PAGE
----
Every Execution Plan Is An Estimated Plan

SQL Server
I consider myself to be the most responsible for making such a huge deal about the differences between what is labeled as an Estimated Plan and an Actual Plan. I walked it back in the second edition of the Execution Plans book. Hugo and I completely debunked the issue in the third edition of the Execution Plans book. That is the one you should all be referencing now. As I like to joke, the guy who wrote the first two editions of the book was an idiot (and lest anyone take offense, let's be clear, I'm the idiot). Now, I'm trying my best to make this whole issue more clear. Let's talk about the "different" plans you can capture in SQL Server. Estimated Plan This is where you have a…
Read More

Get the Last Actual Plan With sys.dm_exec_query_plan_stats

SQL Server, T-SQL
I've always felt responsible for making such a big deal about the differences between estimated and actual plans. I implied in the first edition of the execution plans book (get the new, vastly improved, 3rd edition in digital form for free here, or you can pay for the print version) that these things were so radically different that the estimated plan was useless. This is false. All plans are estimated plans. However, actual plans have some added runtime metrics. It's not that we're going to get a completely different execution plan when we look at an actual plan, it's just going to have those very valuable runtime metrics. The problem with getting those metrics is, you have to execute the query. However, this is no longer true in SQL Server…
Read More

Actual Execution Plan Costs

T-SQL
Why don't "actual execution plans" have "actual execution plan costs"? This is a question and a myth I have to fight against all the time. It's so hard to convince people that all execution plans are estimated plans in the first place (by the way, all execution plans are estimated plans). If we execute a query at the same time we capture a plan, we have enabled SQL Server to also capture run-time metrics with that plan. So we end up with what is known as an actual plan, but it's still just an estimated plan plus those run-time metrics. Execution Plan Costs When you look at a given operator within an estimated plan, it's going to show you four numbers related to cost: Estimated CPU Cost Estimated I/O Cost…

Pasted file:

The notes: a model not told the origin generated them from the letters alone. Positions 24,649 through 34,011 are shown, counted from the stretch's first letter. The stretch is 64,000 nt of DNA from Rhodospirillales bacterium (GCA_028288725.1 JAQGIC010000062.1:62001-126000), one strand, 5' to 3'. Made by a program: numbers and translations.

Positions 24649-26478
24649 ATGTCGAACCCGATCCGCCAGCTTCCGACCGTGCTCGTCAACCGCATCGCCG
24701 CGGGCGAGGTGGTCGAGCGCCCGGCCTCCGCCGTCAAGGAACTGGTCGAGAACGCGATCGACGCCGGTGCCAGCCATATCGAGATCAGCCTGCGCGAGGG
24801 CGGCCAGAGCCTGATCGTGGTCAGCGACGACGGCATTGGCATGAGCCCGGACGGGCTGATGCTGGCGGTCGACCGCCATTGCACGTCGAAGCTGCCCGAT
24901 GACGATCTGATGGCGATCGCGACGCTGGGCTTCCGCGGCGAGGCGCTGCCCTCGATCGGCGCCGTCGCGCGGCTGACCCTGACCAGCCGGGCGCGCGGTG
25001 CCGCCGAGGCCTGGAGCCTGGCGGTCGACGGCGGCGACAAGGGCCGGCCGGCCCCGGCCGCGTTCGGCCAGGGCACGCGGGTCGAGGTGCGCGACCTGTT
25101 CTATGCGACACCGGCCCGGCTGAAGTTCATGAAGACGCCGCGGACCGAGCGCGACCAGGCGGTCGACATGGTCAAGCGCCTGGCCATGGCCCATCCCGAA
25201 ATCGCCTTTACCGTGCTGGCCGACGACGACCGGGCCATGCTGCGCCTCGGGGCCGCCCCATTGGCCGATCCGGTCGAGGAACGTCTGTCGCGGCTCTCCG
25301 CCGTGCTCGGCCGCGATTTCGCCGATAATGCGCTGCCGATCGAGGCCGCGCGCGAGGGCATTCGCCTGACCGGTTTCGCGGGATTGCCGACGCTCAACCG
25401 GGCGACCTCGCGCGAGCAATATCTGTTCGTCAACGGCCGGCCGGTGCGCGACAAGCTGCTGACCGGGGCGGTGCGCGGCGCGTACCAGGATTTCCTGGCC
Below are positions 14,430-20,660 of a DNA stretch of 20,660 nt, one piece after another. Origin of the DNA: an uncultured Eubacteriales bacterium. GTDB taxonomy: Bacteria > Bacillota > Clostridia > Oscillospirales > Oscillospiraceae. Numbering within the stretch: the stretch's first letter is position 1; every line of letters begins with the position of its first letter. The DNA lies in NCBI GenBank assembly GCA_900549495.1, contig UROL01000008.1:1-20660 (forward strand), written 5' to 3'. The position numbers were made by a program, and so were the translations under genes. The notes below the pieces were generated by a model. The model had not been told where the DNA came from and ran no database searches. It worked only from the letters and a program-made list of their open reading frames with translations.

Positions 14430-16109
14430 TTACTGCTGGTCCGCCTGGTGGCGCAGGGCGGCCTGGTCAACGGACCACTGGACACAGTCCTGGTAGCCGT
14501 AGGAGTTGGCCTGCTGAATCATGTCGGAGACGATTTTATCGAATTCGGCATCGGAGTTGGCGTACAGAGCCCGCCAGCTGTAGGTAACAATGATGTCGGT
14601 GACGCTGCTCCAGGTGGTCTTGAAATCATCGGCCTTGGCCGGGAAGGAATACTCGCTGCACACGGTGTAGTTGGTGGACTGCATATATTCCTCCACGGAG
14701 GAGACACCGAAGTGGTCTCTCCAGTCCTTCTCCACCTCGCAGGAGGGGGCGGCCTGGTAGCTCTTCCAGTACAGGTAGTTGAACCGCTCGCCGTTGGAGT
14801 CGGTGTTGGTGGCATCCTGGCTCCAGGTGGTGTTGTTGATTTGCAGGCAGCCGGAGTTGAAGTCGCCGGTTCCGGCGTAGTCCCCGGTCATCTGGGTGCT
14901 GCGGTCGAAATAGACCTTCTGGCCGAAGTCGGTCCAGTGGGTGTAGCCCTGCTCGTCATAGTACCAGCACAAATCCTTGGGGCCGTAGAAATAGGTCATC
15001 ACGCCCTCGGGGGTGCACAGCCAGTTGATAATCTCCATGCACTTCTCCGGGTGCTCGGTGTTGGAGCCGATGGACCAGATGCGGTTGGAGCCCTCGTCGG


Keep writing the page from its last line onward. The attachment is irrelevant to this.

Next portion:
Read More

Every Single Execution Plan is an Estimated Plan

SQL Server, SQL Server 2016, SQL Server 2017
All the execution plans are estimated plans. All of them. There fundamentally isn't any such thing as an "Actual" plan. Where Do You Get Execution Plans? There are a lot of sources for execution plans. You can capture them using extended events (or, if you must, trace). You can capture them through the Management Studio gui. You can also capture them from the SQL Operations Studio gui. You can query the cache through the DMVs and pull them in that way. You can look at plans in query store. All these resources, yet, for any given query, all the plans will be identical (assuming no recompile at work). Why? Because they're all the same plan. Each and every one of them is an estimated plan. Only an estimated plan. This…
Read More

Differences Between Actual & Estimated Plans

SQL Server, T-SQL
I have, in the past, made way too much of the need for Actual Plans when doing performance troubleshooting. The primary reason for this is to get the Actual PlanĀ in order to see the differences between the Actual and Estimated Row Counts as a means of understanding how the optimizer saw the data. But, is that the only thing that's different between Actual & Estimated Plans? Well, pretty much, yeah. I took two fairly average execution plans from SQL Server 2014 and ran them through Altova's XML Spy, which does XML comparisons similar to how Redgate SQL Compare will compare two data structures for you. Here is every single difference I found. Everything was additional information in the Actual Plan. In the information for the first operator, in my case,…
Read More